Definition - What does Vaginal Hysterectomy mean?
A vaginal hysterectomy refers to the surgical removal of the uterus via the vaginal route. There are two other types of hysterectomy, including laparoscopic and abdominal hysterectomy. When applicable, a vaginal hysterectomy is considered the safest procedure designed for removal of the uterus.
FertilitySmarts explains Vaginal Hysterectomy
A vaginal hysterectomy may be indicated in the following conditions:
- Fibroids that cause pain, bleeding, or other problems and/or are not responsive to alternative therapies
- Endometriosis causing intractable symptoms
- Uterine prolapse
- Cancer of the uterus, cervix, endometrium or ovaries
Not all women are candidates for a vaginal hysterectomy. For instance, women with adhesions from a previous surgery or whose uterus is considerable large, may not be able to have this type of surgery.
Just like any other surgery, the woman will need some preparation prior to vaginal hysterectomy. The pubic area will be scrubbed with an antiseptic solution and shaved. The procedure is done under general anesthesia. A tube will be inserted into the throat to facilitate breathing. A tube called catheter may be inserted into the bladder to empty urine.
The surgeon first makes a cut in the vagina while taking care not to injure other nearby structures. The pelvic area is then entered with the help of forceps and scissors, while the uterine ligaments are identified, clamped, cut, and stitched. The blood vessels are clamped and the uterus is detached from the vagina, bladder, fallopian tubes, and ovaries and finally removed through the vagina with the aid of instruments. The surgeon finally seals the vaginal cut with dissolvable stitches. Sometimes, the surgeon may use a tube called laparoscope to guide the removal of the uterus and/or fallopian tubes through the vagina, a procedure called a laparoscopically assisted vaginal hysterectomy.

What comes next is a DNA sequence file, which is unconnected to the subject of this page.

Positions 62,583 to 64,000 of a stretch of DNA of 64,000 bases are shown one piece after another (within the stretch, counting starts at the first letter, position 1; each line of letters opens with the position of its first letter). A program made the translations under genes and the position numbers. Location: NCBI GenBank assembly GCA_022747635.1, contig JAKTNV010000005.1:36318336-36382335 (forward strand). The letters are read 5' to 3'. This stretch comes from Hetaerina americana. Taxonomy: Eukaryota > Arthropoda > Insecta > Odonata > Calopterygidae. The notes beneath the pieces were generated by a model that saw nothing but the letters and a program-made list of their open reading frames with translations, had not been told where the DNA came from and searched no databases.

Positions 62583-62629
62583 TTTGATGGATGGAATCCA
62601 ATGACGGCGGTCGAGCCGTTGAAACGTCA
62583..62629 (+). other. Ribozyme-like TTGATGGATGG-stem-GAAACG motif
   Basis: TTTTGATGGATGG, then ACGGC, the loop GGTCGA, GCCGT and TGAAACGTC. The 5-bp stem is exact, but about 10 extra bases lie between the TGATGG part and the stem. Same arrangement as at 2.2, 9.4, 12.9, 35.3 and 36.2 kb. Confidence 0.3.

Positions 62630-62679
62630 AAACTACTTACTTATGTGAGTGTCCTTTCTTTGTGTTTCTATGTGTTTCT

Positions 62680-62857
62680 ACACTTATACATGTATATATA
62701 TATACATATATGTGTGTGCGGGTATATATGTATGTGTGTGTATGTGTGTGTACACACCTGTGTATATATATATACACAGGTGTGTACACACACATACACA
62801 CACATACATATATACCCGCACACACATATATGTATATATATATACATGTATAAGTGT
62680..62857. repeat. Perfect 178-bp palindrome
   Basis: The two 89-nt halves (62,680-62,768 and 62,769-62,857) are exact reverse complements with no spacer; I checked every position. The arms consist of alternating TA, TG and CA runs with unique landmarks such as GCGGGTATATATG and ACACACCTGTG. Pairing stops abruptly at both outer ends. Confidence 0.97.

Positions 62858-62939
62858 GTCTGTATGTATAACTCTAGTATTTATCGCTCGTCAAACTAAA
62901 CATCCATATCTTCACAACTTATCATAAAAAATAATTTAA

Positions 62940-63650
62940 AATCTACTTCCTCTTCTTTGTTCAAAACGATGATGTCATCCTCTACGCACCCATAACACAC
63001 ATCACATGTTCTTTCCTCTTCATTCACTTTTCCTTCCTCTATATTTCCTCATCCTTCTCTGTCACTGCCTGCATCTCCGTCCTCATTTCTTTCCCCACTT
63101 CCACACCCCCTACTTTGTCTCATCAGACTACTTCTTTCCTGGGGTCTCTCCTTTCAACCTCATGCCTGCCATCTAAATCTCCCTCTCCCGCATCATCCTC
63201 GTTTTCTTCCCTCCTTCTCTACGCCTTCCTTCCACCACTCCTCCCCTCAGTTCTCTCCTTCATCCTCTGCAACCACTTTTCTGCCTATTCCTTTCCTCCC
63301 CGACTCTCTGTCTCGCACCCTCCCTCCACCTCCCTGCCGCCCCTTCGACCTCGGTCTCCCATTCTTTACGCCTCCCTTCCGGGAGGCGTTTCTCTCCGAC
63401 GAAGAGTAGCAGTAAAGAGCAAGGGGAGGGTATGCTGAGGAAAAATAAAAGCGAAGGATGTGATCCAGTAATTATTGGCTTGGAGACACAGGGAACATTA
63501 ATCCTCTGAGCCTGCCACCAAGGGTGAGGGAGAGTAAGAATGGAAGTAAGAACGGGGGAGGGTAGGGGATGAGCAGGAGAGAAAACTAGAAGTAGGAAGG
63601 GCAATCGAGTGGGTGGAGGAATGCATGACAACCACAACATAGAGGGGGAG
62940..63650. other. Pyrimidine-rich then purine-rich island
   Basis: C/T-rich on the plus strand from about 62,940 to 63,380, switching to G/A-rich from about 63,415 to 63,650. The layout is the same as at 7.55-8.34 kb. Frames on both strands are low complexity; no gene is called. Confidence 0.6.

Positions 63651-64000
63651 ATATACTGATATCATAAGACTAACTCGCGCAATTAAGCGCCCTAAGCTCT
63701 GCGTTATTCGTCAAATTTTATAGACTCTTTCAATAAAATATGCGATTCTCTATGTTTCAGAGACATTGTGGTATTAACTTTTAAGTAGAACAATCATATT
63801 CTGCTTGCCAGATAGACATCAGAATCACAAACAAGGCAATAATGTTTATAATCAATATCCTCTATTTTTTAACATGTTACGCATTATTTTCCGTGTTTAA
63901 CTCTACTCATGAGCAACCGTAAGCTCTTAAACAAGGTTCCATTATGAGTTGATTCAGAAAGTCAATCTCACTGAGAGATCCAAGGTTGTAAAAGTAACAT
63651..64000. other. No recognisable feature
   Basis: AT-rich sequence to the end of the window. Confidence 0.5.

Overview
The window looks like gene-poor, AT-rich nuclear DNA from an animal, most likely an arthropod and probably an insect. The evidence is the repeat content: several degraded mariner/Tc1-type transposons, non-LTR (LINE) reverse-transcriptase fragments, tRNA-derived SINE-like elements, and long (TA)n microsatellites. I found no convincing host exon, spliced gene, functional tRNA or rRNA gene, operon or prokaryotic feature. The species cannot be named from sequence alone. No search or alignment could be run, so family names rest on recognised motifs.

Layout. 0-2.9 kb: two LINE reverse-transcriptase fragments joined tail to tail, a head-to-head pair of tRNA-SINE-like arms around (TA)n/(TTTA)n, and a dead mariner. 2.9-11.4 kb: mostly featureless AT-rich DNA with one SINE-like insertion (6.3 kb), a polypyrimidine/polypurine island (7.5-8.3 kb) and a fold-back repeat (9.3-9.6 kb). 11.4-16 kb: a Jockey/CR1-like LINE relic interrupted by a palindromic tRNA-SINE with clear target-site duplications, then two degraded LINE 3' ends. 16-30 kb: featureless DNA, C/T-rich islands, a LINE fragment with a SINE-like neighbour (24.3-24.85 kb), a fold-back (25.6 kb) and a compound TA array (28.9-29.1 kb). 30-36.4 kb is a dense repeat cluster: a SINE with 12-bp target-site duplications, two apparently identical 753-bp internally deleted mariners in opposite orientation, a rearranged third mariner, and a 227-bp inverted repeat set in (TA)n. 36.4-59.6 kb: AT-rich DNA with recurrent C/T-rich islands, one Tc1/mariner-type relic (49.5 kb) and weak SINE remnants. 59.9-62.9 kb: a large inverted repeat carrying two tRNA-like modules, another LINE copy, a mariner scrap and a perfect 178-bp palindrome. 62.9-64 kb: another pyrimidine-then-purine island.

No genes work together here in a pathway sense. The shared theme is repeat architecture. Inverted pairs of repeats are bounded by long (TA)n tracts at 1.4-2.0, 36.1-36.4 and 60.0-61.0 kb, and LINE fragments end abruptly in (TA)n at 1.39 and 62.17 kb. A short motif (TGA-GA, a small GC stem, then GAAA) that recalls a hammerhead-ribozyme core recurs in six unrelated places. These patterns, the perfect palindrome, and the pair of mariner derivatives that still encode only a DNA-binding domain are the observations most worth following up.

Following a vaginal hysterectomy, a woman may experience:
- Abdominal cramps and/or bloating
- Bloody vaginal discharge with a mild odor (may continue for a few days to several weeks)
- Passage of blood clots
- Allergic reaction to anesthesia
- Bowel obstruction
- Urinary problems
The procedure can take one to three hours. Recovery time after a vaginal hysterectomy is shorter than that of an abdominal hysterectomy. Also, the associated risks with the vaginal approach are less than that of the abdominal route.